HPA axis. Such data suggest that a brief period of treatment with the antagonist may be adequate for Corticotropin-releasing hormone antagonists RU­486 has been evaluated both as augmentation Oversecretion of CRH, resulting in hypercor­ and as monotherapy in the treatment of psychotic tisolaemia, may be normalised by acute blockade major depression. In a group of in­patients with of CRH receptors in the pituitary by means of the disorder, an open­design, open­label study compounds such as antalarmin and astressin, the invol ving acute augmentation (7 days) of current withdrawal of which causes an increased signal in medications with 600 or 1200 mg RU­486 daily the normal HPA feedback loop. These drugs are produced significant reductions in scores on the still in preclinical stages but preliminary results Brief Psychiatric Rating Scale and in measures suggest that these CRH antagonists indeed have of depressive symptoms compared with baseline, clinical potential (Broadbear 2004; French 2007). although patients who received only 50 mg RU­486 Other drug development programmes are targeting daily showed little or no benefit (Belanoff 2002). central CRH receptors that are further from the Similar findings were replicated in a study in which HPA axis. We await the results of ongoing clinical a group of patients taking neither conventional antidepressant nor antipsychotic medications received 7 days of RU­486 treatment for psychotic Activation of the glucocorticoid­receptor­mediated One of us (A.Y.) has been involved in a double­ negative­feedback mechanism that regulates cortisol blind cross­over pilot study of RU­486 for treatment­ levels is another strategy for reducing circulating resistant bipolar disorder (Young AH 2004). After cortisol levels. The synthetic glucocorticoid baseline data were collected, the 20 participants dexamethasone given at doses of 3–4 mg for 4 days received either placebo or 600 mg/day RU­486 for Advances in psychiatric treatment (2009), vol. 15, 242–249 doi: 10.1192/apt.bp.105.001834 7 days, followed by 14 days of wash­out, at which References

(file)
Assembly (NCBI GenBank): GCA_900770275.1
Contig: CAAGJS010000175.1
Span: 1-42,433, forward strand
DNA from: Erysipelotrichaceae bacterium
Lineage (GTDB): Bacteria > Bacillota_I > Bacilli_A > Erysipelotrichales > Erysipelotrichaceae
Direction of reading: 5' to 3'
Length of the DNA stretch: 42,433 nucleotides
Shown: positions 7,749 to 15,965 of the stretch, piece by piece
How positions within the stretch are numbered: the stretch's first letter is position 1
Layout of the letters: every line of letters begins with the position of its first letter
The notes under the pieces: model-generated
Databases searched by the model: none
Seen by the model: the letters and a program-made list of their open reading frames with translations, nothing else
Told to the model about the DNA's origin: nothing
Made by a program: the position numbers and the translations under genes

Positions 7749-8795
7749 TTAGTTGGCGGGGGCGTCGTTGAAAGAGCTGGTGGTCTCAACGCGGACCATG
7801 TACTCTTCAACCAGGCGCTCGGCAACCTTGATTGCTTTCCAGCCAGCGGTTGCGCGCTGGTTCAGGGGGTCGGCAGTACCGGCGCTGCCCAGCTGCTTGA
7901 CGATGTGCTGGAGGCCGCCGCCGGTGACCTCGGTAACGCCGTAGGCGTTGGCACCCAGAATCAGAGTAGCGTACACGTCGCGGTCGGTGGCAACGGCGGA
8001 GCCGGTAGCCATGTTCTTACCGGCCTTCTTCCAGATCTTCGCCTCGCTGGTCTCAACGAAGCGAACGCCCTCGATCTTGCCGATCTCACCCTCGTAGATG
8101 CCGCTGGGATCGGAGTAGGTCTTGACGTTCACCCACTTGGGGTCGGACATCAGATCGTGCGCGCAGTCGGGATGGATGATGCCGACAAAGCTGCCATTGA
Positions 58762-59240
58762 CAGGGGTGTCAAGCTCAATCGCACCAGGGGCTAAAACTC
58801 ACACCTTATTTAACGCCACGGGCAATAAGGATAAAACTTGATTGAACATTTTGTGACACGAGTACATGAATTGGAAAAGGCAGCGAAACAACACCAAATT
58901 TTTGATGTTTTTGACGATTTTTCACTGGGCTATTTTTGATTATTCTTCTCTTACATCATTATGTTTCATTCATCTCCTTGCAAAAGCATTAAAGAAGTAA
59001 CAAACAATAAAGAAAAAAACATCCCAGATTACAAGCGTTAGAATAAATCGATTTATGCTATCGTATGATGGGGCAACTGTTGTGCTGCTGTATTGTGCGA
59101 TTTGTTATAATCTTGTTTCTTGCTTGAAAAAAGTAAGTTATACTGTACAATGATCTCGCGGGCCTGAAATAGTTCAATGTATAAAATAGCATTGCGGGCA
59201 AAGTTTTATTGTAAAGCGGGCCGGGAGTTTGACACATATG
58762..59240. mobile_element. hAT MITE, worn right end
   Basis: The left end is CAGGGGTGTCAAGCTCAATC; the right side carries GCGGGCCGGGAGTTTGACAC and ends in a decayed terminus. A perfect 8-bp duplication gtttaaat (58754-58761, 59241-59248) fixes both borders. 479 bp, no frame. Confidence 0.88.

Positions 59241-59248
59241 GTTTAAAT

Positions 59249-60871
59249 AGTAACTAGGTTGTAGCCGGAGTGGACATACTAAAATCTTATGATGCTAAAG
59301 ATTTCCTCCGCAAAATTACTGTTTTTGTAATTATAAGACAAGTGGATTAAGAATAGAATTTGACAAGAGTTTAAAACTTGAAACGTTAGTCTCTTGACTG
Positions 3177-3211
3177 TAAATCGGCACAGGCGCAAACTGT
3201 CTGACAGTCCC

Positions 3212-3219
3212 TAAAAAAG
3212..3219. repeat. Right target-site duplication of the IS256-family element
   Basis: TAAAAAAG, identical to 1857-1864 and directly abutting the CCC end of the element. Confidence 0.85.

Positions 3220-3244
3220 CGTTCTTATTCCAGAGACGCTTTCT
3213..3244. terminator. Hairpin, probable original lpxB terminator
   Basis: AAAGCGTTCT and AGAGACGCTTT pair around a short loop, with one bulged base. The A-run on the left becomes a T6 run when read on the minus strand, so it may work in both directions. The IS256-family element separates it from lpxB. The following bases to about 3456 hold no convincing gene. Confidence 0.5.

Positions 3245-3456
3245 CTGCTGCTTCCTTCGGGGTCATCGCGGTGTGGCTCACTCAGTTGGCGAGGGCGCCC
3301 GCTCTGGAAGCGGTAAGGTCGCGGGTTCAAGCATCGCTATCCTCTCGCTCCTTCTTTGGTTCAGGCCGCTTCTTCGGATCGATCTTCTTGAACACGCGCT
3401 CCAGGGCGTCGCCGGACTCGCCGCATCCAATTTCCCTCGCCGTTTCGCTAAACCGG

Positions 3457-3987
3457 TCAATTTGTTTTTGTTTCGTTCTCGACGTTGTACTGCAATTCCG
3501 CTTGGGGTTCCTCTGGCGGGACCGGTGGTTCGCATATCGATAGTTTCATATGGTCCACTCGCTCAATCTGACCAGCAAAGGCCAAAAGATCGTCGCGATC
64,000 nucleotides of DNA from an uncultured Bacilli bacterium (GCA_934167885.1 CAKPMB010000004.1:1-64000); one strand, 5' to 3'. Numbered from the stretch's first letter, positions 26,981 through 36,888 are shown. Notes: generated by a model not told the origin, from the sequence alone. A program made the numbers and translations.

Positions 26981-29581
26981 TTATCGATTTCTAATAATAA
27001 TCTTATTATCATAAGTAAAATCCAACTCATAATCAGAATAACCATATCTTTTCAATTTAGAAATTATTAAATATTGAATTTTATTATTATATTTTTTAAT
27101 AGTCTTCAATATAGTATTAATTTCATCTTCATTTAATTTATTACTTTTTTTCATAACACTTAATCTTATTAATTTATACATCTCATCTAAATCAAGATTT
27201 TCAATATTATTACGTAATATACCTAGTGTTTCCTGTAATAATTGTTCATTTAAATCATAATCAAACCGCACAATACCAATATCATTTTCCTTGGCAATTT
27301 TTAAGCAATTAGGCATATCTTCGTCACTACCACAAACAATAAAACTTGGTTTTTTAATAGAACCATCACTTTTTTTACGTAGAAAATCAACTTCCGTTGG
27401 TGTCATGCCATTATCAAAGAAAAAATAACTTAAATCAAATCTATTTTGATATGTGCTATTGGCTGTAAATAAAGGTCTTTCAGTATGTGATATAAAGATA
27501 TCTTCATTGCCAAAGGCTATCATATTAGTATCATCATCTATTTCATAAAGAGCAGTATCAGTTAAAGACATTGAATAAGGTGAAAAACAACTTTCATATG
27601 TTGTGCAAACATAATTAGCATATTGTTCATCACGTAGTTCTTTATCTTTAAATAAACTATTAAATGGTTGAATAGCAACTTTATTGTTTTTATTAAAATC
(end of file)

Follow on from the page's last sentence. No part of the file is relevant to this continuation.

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IV Levetiracetam For Treatment of Cluster Headachein the ClinicJohn Claude Krusz PhD MD, Jane Cagle LVN, Dan Daniel RPHCASE 4: GF, a 41 year old businessman had reonset of cluster headache episodes, leftsided, 2 months prior to being seen. He was having 3-6 episodes per day, mostly at night. 4 years prior, he had first onset of cluster headaches lasting almost 6 weeks. IV INTRODUCTION: Levetir

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Schuyler W. Henderson, M.D., Michael S. Jellinek, M.D. Prelude to a School Shooting? Assessing ThreateningOn March 21, 2005, Jeffrey Weise, a 16-year-old student at Red Lake16, 2007, the deadliest school shooting in U.S. historyHigh School, Minnesota, killed his grandfather and his grandfather_soccurred at Virginia Tech when a student, Seung-Huigirlfriend. Next, he drove his grandfather_s sq